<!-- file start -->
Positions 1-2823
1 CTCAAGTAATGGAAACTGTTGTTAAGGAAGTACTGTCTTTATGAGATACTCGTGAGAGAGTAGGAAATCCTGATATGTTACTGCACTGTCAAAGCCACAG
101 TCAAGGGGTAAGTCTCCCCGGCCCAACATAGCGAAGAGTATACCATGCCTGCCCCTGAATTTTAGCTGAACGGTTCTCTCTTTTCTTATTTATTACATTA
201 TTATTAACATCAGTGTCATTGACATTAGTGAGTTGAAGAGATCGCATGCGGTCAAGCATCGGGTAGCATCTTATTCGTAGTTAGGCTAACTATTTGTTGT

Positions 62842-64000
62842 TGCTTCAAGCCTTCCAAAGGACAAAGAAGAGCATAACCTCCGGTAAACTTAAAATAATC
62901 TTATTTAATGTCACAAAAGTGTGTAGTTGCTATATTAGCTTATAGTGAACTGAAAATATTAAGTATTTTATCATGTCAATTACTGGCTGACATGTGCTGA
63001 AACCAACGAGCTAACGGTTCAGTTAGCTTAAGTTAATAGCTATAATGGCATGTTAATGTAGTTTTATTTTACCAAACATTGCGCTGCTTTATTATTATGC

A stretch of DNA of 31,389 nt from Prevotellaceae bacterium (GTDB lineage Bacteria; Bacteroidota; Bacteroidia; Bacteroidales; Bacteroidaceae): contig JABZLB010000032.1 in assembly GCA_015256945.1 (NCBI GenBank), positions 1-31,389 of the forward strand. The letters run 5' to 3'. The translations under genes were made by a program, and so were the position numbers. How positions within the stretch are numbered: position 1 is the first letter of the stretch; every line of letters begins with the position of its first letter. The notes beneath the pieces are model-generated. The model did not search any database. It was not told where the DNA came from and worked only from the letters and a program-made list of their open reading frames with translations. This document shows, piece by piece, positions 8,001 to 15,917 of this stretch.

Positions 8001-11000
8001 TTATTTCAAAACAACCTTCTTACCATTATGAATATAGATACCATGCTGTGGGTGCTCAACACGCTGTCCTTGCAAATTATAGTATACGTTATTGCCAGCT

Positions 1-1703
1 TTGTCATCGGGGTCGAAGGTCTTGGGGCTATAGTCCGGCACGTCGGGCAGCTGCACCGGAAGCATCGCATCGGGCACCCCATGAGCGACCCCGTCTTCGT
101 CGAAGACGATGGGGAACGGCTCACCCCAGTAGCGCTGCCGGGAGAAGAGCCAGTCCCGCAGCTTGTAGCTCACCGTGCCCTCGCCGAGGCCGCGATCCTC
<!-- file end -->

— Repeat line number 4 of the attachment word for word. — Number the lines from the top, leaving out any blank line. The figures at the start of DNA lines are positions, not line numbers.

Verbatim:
201 TTATTAACATCAGTGTCATTGACATTAGTGAGTTGAAGAGATCGCATGCGGTCAAGCATCGGGTAGCATCTTATTCGTAGTTAGGCTAACTATTTGTTGT